Trebuchet commissioned this work from Wharton by means of an Arts and Humanities Small Grant awarded by the University of South Alabama in Fall 2015, and performed its world premiere in the Laidlaw Performing Arts Center on the USA campus on April 21, 2016.

Jean-Michel Damase: Quatuor pour flûte, hautbois, clarinette et piano (1991)
French composer Jean-Michel Damase (1928-2013) greatly admired his fellow nationals Gabriel Fauré and Maurice Ravel, and this predecessorial influence is more than evident in his music, colored by vaguely impressionistic harmonies, abrupt and whimsical changes of character, and sweepingly diaphanous figuration. While many of his contemporaries composed in increasingly experimental ways, Damase maintained a more traditional and familiar style, more novel in its character than in its harmony or construction. Damase frequently collaborated with renowned flutist Jean-Pierre Rampal, and these collaborations as well as Damase’s subsequent association with many of Rampal’s students and colleagues lead to the creation of a significant number of enchanting solo and chamber works for the flute. His Quatuor for flute, oboe, clarinet, and piano (1991) showcases Damase’s style both at its most capricious and luxurious, employing the full range of each instrument in order to access a staggering variety of brilliant colors.


Charles Huguenin: Trio No. 1 - Style Ancien, op. 30
Swiss composer Charles Huguenin (1870-1939) was a choir master and specialist in Protestant religious music, well evidenced in the many choral and vocal works he published as the founder of publishing company Editions Huguenin-Schola Cantorum. His chamber instrumental works, including his Trio No. 1 – Style Ancien, op. 30, display both a gift for melody and an accessibly elegant style that make the works suitable for students and professionals alike. While this small collection of Baroque and Classical era dance movements was originally penned as a reed trio for oboe, clarinet, and bassoon, our choice of substituting the oboe with flute – easily done thanks to the range of the oboe part – lends the work a charming lightness, fluidity, and variety of color.

Philip Wharton: 4 in Motion for flute (piccolo), oboe, clarinet, and piano
Wharton provides the following note: “4 in Motion is one of my earliest works still allowed out to be heard (youth and inexperience being what it is), because it displays a fierce rhythmic style I continue to use. The piece was written for friends performing at the 1993 International Double Reed Convention. Parody March is a theme and variations, a form I rarely use. Making the form more interesting, I designed the four variations so that the final variation combines the previous three. Haunted Echoes is based on one chord: the minor/major seventh—the eerie, horror movie chord. Heard both as a chord and linearly as melodies, this sonority also goes through wild tempo fluctuations (slow and fast) and textures (thin and thick). The final movement, Perpetuum Mobile, is an explosion of virtuosity: speed; conflicting harmonic worlds; rhythmic play shifting the beat; and two fugues—remember that fugue means flight—all giving the listener notice that the piece is dashing to its end!”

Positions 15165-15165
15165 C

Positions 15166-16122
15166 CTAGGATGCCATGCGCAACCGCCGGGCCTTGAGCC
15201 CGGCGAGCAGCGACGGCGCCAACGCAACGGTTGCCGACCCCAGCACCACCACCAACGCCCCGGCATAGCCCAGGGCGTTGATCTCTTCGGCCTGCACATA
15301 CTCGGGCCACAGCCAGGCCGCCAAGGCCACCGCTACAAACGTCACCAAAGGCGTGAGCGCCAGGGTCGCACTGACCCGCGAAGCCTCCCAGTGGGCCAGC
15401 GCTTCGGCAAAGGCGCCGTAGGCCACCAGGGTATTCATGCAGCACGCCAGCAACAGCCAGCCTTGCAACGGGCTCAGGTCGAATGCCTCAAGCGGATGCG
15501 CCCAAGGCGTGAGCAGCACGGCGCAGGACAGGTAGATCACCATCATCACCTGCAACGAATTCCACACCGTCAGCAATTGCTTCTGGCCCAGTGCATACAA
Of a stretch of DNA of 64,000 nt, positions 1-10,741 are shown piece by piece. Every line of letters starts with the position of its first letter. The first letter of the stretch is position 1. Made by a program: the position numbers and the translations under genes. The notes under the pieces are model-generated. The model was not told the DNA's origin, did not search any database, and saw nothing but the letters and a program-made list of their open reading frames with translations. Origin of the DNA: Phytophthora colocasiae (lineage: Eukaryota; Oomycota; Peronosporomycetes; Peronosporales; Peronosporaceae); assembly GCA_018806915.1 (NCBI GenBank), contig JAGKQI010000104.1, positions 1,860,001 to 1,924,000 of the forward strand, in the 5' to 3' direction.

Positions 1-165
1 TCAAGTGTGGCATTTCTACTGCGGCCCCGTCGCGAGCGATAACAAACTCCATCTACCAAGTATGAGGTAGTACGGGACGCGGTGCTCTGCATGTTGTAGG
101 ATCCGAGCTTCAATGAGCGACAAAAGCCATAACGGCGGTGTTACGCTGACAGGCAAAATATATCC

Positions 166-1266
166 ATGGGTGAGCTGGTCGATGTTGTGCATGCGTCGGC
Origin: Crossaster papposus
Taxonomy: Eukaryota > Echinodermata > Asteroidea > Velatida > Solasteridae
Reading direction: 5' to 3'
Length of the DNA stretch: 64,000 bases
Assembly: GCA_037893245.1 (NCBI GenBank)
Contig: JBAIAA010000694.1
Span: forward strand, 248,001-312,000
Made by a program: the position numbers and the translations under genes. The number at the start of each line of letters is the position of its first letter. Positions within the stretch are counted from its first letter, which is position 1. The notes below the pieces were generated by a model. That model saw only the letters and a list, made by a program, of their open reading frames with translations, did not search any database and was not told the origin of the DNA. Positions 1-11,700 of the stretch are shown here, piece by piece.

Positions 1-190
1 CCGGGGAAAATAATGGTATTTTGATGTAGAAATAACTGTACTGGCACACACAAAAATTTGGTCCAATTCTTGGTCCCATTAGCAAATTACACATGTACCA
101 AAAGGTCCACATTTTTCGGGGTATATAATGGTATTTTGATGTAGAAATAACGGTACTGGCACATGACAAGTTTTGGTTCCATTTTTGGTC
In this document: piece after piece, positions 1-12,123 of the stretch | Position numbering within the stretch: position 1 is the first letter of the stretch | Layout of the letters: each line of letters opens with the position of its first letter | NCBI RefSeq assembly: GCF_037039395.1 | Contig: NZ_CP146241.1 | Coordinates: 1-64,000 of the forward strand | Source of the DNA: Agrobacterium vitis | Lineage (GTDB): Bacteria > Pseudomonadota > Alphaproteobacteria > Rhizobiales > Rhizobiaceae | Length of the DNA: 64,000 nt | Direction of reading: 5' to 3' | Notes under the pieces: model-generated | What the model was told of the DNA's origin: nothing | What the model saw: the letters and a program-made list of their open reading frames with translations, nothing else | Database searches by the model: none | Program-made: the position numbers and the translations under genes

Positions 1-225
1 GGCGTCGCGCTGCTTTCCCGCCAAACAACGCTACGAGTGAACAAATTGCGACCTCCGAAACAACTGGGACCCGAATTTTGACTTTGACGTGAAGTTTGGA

Michael Praetorius: Bransles de Villages from "Terpsichore" (1612)
German Renaissance composer Michael Praetorius (1571-1621) was greatly prolific in the realm of sacred vocal music, but it is his lone surviving secular and instrumental work, the compendium Terpsichore, for which he is best known, largely in part due to the fact that the work is one of our best surviving examples of secular instrumental music from the time period. The “bransle,” a French dance whose name literally translates to “side-by-side movement,” would typically be understood to be a circle or line dance with simple side-to-side steps. In choosing and adapting this five-voiced selection for our trio, we aimed to use the modern convention of multi-tracking to suggest the more renaissance-era convention of alternating instrumental consorts; the arrangement features an all-double-reeds consort, an all-clarinets consort, and an all-flutes consort each created by one member of our trio recorded on multiple tracks. These one-man like-instrument consorts alternate regularly with a contrastingly diverse grouping of winds (pennywhistle, flute, oboe, B-flat clarinet, and bassoon). The arrangement reaches its climax as the meter shifts from its familiar duple to a rollicking triple and as the full gamut of woodwinds, from the sparkling highs of the tinwhistle to the rumbling depths of the bass oboe and contrabassoon, join in for the final merry dance.